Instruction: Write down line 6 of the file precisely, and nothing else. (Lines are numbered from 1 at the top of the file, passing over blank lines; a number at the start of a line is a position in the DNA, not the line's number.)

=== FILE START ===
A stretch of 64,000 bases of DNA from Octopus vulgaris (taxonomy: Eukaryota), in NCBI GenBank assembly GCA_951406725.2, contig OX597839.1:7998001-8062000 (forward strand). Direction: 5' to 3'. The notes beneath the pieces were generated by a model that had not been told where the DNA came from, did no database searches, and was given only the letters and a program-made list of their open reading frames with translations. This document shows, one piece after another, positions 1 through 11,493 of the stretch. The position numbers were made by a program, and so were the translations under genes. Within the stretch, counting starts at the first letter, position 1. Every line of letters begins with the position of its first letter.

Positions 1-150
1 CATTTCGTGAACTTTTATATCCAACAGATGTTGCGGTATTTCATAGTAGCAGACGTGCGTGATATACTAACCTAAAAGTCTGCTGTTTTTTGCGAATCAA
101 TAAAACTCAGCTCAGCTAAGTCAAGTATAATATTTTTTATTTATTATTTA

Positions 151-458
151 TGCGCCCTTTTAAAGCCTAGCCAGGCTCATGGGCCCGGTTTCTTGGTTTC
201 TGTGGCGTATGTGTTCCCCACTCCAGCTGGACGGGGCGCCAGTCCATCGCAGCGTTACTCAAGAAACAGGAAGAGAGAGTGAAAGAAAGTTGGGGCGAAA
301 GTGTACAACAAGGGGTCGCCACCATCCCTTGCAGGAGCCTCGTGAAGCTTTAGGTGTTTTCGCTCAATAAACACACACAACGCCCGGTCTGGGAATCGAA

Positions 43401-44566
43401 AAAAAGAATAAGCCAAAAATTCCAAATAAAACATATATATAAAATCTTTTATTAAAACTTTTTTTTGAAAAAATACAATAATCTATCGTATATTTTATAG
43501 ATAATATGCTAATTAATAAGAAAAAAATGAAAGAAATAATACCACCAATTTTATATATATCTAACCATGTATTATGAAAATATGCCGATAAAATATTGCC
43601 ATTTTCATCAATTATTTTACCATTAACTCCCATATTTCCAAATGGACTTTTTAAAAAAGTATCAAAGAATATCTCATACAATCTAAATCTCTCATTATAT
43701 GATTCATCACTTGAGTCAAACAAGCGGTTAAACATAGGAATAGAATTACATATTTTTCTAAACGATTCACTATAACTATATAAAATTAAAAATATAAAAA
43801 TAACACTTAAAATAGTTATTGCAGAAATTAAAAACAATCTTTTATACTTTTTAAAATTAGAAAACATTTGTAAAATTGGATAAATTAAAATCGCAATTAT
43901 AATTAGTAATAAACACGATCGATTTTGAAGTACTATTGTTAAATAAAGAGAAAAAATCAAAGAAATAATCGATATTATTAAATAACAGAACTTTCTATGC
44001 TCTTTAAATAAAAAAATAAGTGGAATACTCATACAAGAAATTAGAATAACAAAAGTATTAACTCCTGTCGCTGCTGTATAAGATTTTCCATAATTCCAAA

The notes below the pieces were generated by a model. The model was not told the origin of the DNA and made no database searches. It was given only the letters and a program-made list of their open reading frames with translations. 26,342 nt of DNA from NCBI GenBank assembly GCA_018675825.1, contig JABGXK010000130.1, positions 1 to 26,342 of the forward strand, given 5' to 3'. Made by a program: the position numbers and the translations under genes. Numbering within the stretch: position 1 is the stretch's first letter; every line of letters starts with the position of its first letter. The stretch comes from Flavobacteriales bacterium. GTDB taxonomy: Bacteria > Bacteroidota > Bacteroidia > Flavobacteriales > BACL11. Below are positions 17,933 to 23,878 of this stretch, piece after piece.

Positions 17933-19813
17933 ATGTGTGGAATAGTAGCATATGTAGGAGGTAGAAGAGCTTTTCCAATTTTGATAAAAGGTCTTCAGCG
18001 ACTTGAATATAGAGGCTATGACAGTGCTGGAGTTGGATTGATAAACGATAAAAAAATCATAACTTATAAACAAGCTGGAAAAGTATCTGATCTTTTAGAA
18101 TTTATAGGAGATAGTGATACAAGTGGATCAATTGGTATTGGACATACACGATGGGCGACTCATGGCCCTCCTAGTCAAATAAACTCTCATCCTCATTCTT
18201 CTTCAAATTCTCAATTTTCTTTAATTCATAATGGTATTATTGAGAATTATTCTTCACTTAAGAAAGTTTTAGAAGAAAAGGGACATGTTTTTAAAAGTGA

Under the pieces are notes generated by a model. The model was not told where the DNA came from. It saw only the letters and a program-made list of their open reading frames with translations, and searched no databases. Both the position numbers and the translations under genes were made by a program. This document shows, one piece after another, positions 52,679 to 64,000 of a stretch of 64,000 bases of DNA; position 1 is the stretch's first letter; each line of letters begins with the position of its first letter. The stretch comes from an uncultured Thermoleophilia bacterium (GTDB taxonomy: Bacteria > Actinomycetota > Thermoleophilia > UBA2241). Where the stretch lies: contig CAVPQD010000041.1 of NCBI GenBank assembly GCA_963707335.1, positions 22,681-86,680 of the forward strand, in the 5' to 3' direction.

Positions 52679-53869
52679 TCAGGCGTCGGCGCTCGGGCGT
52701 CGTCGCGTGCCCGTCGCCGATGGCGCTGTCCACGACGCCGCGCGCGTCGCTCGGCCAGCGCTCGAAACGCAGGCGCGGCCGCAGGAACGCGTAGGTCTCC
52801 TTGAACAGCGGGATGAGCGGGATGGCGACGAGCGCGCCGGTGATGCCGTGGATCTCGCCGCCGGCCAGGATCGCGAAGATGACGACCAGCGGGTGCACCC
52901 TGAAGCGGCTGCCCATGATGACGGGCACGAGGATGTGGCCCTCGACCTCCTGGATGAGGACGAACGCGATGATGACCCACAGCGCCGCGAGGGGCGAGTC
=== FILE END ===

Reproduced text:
151 TGCGCCCTTTTAAAGCCTAGCCAGGCTCATGGGCCCGGTTTCTTGGTTTC